If Sanfrecce Hiroshima’s debut title win last season was greeted with respectful but underwhelming applause, there can be no doubting their credentials now that they have successfully defended their crown.
Sanfrecce beat Kashima Antlers 2-0 on Saturday to become the first team to win back-to-back J. League titles since 2009, profiting from a late meltdown from front-runners Yokohama F. Marinos to overcome a five-point deficit with two games remaining.
Questions must be asked of Yokohama’s mentality having thrown away such a commanding position, but Hiroshima can hardly be labeled champions-by-default having challenged for the title for most of the season.
Hajime Moriyasu’s men went into the campaign looking like they might struggle to match the previous year’s heroics, and a slow start amid Asian Champions League responsibilities and the extra pressure of being champions suggested a repeat performance was unlikely.
But Sanfrecce regained their composure in time to head into the summer international break in a strong position, and the experience gained from last year’s championship run became more and more important as the season went on.
“Last year when we played Shimizu S-Pulse at home, they went down to 10 men but then came from behind to beat us,” said goalkeeper Shusaku Nishikawa after Saturday’s win over Antlers, who had striker Yuya Osako sent off in first-half injury time.
“After that we talked about making good use of that experience, and you could see that we did that today. Even when we couldn’t score, we continued to pass the ball around. We were all on the same page, and there was no panic in our play.”
Moriyasu was helped by losing only one player — Ryota Moriwaki, who joined Urawa Reds — from his 2012 title-winning squad, and that collective strength manifested itself in a way that Marinos could only dream of when it came to the crunch.
“In order to win the title we absolutely had to win this game,” Moriyasu said of Saturday’s season finale. “It was a pressure game but the players prepared well and embraced the challenge.
“You can talk about the style of your football, but to play in a mentally demanding game like this you have to be persistent in your desire to win.”
Two championship trophies are proof that Sanfrecce have that quality in spades.
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Yoshito Okubo set himself the target of 15 goals for the season when he sat down with The Japan Times shortly after his move to Kawasaki Frontale in February, but the feisty striker went on to surpass that and then some.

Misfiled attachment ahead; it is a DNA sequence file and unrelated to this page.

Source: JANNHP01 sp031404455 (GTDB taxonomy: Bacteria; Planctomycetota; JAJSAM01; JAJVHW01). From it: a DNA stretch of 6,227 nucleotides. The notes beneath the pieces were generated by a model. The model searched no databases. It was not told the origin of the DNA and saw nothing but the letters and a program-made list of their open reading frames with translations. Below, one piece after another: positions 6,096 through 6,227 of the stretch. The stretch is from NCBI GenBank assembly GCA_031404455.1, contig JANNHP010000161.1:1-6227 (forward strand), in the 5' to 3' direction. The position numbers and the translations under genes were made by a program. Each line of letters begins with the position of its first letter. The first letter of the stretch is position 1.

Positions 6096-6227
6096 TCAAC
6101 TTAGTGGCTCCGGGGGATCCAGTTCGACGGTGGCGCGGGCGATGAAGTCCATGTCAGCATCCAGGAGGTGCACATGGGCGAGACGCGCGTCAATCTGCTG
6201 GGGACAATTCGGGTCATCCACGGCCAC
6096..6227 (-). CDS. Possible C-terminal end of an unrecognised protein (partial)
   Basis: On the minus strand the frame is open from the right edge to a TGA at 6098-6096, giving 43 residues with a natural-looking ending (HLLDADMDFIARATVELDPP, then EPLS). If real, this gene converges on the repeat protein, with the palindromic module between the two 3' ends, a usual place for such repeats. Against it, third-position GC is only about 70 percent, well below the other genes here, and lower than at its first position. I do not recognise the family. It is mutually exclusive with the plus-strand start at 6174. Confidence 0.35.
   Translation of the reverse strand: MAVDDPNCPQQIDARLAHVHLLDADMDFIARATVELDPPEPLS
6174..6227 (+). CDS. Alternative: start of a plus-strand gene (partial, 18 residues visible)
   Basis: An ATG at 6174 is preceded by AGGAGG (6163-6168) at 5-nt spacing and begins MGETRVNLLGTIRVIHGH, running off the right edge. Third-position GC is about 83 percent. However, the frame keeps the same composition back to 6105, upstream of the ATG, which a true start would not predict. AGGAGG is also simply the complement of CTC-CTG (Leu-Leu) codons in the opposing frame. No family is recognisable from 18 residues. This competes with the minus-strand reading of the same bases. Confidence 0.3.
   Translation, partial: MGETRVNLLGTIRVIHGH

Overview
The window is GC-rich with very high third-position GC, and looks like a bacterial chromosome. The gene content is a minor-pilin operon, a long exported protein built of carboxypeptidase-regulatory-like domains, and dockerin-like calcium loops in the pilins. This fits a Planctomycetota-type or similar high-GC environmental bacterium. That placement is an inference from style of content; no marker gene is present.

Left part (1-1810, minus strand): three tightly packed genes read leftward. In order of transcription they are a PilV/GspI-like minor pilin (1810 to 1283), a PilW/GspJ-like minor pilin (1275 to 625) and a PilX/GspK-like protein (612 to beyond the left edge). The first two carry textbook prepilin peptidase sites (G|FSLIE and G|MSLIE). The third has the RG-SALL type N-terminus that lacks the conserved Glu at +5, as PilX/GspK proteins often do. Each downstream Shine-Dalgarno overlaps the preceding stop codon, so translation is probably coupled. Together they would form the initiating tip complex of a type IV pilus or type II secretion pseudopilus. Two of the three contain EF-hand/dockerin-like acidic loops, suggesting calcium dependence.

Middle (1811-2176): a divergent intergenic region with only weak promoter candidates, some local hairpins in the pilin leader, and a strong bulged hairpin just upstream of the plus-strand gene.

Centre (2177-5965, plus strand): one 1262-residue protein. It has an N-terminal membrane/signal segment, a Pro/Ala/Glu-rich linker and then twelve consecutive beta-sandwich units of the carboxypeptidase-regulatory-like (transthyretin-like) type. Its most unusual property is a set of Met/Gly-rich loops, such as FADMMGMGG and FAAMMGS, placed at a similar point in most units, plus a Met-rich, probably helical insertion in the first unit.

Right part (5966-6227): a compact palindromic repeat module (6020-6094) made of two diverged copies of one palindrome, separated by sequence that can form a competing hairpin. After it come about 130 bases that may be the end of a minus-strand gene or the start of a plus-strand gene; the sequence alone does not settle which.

Okubo walked away with the Golden Boot after scoring 26 goals — a tally unrivaled by anyone since 2006 — for his new club, and the 31-year-old was in no mood to stop there after helping Frontale claim a third-place finish with a 1-0 win over F. Marinos on Saturday.
“Nothing about me has changed,” said Okubo, whose previous season best in the top flight was 16 goals. “But I feel that if I can do this in my first year here, next year I can do even better.
“Twenty-six goals is a high hurdle to clear, but being able to set that as my target is great and I’m going to enjoy trying. I feel that finally this season I was able to show what I could do.”
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FC Tokyo striker Lucas couldn’t have wished for a better end to his career, scoring the opener in Tokyo’s 2-0 win over Vegalta Sendai on Saturday in front of an adoring Ajinomoto Stadium crowd.
The 34-year-old Brazilian’s three goals over two legs may have helped Gamba Osaka beat Adelaide United in the 2008 Asian Champions League final, but it is in Tokyo where he will be most fondly remembered having had two spells with the capital city club spanning seven years.
“I haven’t played in a game as perfect as this,” said Lucas, who joined Tokyo in 2004 and returned from a three-year stint at Gamba in 2011. “It was the last game at Ajinomoto Stadium and the last game of the season, and although winning was the top priority, the fact that I also scored made it perfect.
“I came one goal short of scoring 100 goals in J1 and J2 combined, but I like the number nine so I was aiming to finish with 99 anyway.”
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Quotable: “I’m very happy that we have become Shikoku’s first J1 team.”
— Tokushima Vortis midfielder Daisuke Saito revels in local pride after beating Kyoto Sanga 2-0 in Sunday’s promotion playoff final at National Stadium.